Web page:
In the footsteps of the Incas

Machu Picchu – 24th to 26th of Jan 2013

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On the last Thursday of our trip, at the chilly hour of 5.30am we set off on our merry way with our guide and protector Herlin who would bring us on the last of our big adventures in Peru. Post our yoga experience with the Hare Krishnas we were tender from our yoga classes the day before but also had the fear that this climb was going to be tougher than we thought.

As time was precious we had opted for the shorter trek of 3 days and 2 nights to get to the pinacle of Machu Picchu. We would only have loved to do the full 4 day hike to the summit but as we have always said that this trip was a teaser of South america and we knew we would be coming back and from our brief time in Peru , we already knew this was in the top countries and places we weould come back to. This was the tour we did:

http://www.sastravelperu.com/english/program/345/huchuy-qosqo-hike-3d2n/

Although the guide and team were amazing, the company SAS are intersting bunch of cowboys but its all about luck and personal experience when going on these trips. Let me know if you do plan on going and I will promise to bestow some of my knowledge from our experience.

Having discoverd the previous night that we were going to be alone on this trip, I had mixed feelings as I would have liked to meet more people and knowing we were about to bring three men on our trip, I think Niamh and I felt rather guilty at the thought of a chef, a guide and a horsemen with three horses all for us, alone. How princess-like of us to require 3 men to feed, carry and guide us. So not like us, but we secretly did enjoy the regal treatment.

We started with our first breakfast of bread and bananas, some fuel for the trip ahead. Here was our first breakfast spot it was probably the least beautiful stop of the trip. The first day we would walk 14km aprx and mainly uphill and in altitude which translated as 10hrs hiking with stops for food and wilderness toilet breaks.

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Here is our first picture of us both looking happy and a bit breathless as we climbed the first glorified hill. Fit or not, alitude affects everyone differently, for us both we found our breathing the hardest to control on the first two hours.

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An hour in and Herlin used to ask us if we were ok as we struggled on like two panting dogs. He produced this local solution called ‘Aqua de Florida’, which is a herbal alcohol you inhale, yes not drink but inhale, to help you open your lungs. We were pretty much addicted after a few rounds as it really was the magic cure.

Here were some of our views that morning, pretty diverse and 4 seasons in one day:

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At this point we would have been over 3200 metres above sea level but you really wouldn’t have thought it.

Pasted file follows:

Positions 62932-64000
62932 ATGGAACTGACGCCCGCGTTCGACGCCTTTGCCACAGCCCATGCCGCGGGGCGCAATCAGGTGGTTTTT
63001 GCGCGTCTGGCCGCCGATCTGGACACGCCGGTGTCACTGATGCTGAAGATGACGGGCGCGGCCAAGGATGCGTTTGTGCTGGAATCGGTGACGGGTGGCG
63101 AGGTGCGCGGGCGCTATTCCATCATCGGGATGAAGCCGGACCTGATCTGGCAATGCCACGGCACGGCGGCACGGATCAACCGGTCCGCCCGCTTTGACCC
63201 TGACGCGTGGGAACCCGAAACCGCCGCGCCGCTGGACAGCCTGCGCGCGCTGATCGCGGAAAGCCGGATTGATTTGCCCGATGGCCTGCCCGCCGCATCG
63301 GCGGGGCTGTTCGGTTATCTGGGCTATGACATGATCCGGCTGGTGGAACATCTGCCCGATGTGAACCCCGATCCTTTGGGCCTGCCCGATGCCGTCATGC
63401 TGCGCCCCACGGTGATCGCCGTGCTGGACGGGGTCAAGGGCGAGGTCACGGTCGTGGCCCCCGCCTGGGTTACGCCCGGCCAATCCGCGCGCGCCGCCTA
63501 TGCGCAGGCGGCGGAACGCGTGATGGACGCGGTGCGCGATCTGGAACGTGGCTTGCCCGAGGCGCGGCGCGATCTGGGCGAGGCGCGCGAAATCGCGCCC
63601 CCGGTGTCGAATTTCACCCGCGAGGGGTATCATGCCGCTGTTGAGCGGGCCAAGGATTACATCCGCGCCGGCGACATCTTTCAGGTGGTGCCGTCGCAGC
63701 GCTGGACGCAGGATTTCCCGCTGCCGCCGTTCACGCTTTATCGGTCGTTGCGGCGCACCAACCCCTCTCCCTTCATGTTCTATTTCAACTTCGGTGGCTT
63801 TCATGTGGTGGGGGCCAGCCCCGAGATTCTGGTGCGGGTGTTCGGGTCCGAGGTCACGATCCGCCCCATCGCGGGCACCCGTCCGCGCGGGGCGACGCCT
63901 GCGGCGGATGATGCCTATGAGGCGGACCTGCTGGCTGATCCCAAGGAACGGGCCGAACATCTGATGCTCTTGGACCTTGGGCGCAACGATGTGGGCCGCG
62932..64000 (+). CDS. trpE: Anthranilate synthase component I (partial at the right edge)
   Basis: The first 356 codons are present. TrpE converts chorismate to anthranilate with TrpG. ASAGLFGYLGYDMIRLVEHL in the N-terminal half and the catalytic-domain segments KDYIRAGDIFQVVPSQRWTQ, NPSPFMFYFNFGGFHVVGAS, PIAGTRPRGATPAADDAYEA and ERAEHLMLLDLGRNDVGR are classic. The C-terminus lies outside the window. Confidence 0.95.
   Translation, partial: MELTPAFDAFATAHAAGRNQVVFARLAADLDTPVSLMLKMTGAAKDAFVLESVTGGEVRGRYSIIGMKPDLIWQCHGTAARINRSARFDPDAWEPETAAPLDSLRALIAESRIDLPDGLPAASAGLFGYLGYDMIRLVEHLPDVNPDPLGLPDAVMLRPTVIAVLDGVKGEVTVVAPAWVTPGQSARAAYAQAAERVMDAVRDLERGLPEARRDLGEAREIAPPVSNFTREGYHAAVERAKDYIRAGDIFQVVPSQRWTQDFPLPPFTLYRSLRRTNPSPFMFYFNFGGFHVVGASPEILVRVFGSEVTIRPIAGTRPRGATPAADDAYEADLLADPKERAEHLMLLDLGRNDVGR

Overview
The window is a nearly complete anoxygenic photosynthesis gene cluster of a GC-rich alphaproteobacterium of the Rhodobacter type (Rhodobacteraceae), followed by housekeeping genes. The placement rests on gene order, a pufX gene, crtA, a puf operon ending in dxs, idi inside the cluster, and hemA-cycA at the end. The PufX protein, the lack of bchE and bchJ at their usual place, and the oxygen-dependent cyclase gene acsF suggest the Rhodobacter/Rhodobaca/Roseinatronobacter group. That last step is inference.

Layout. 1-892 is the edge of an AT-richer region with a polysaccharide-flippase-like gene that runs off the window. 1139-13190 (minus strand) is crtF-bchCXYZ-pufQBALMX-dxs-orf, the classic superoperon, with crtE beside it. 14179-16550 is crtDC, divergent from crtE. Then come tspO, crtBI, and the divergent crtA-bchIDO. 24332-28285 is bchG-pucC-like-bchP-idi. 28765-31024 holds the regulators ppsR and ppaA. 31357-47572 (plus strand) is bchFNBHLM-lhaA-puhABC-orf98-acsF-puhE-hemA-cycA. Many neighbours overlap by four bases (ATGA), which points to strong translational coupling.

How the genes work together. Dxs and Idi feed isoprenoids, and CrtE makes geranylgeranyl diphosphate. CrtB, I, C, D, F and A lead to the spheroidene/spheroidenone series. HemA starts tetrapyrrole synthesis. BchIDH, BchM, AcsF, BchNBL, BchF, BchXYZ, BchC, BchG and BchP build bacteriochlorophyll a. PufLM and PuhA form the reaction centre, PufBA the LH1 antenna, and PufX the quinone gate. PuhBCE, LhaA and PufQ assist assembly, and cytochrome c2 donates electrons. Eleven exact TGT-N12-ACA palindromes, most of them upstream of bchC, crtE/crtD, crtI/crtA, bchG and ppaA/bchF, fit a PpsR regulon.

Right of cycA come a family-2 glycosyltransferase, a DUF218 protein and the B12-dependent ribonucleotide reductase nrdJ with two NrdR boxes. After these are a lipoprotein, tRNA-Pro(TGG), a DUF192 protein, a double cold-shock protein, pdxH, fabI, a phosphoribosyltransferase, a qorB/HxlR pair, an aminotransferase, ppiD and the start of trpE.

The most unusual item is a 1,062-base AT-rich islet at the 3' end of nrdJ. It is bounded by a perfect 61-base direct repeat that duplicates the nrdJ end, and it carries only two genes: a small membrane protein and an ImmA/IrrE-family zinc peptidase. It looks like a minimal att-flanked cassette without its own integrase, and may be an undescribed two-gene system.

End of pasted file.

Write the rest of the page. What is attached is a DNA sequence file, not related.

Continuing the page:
Herlin our guide was your typcial Andean man, a charming chancer who knew his audience from the start. He pulled out all the stops to entertain us, have patience with us when we were tired and was great at folklore telling. Clearly posing for this pic! :

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As a speaker of  Quechan, he shared the Spanish name and Quechan name of all the plants, animals and insects. He shared his Incan techniques in rope making from grass, pretty impressive and carried out a ritual at a stone offering spot at  Pucamarca pass and blessed it with Aqua Florida. He showed us where the Incas would carry stones/boulders to the highest point as a sacarfice and offering to the Gods of the mountains. He encouraged us to do same bringing a rock from the start of our walk up to this highest spot and make the offering. I think we were scared not to at this point as we needed every bit of luck for our full day of trekking that lay ahead.

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From here we continued through the different valleys with contrasting views and weathers. The special treat of the day was bumping into some beautiful children that live in one of the nearby communities. They were delighted when we shared out our sweets with them and showed us how they used their sling shots. They also shared with us their treats which was like large pieces of uncooked popcorn in the form of maize. Tasty but you wouldnt eat too much of it.

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Without saying too much more about our first day here you can enjoy via my pics what the rest of the day held. It was all pretty spectacular and once the altitude eased and we started a downhill descent we could have walked more than the 10 hours no problem. Our eyes were in awe at the paradise that lay in front of us. It was all so diverse and beautiful.

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Getting closer to the camp for night above, Niamh and I got excited at the prospects of food (as the chef was amazing) and taking off our boots.

Here was our little camp and how the evening unfolded. Exhausted after a great dinner, we were in bed for 9pm! Yes 9pm, I haven’t been to bed that early since I was 8 and it was Christmas eve!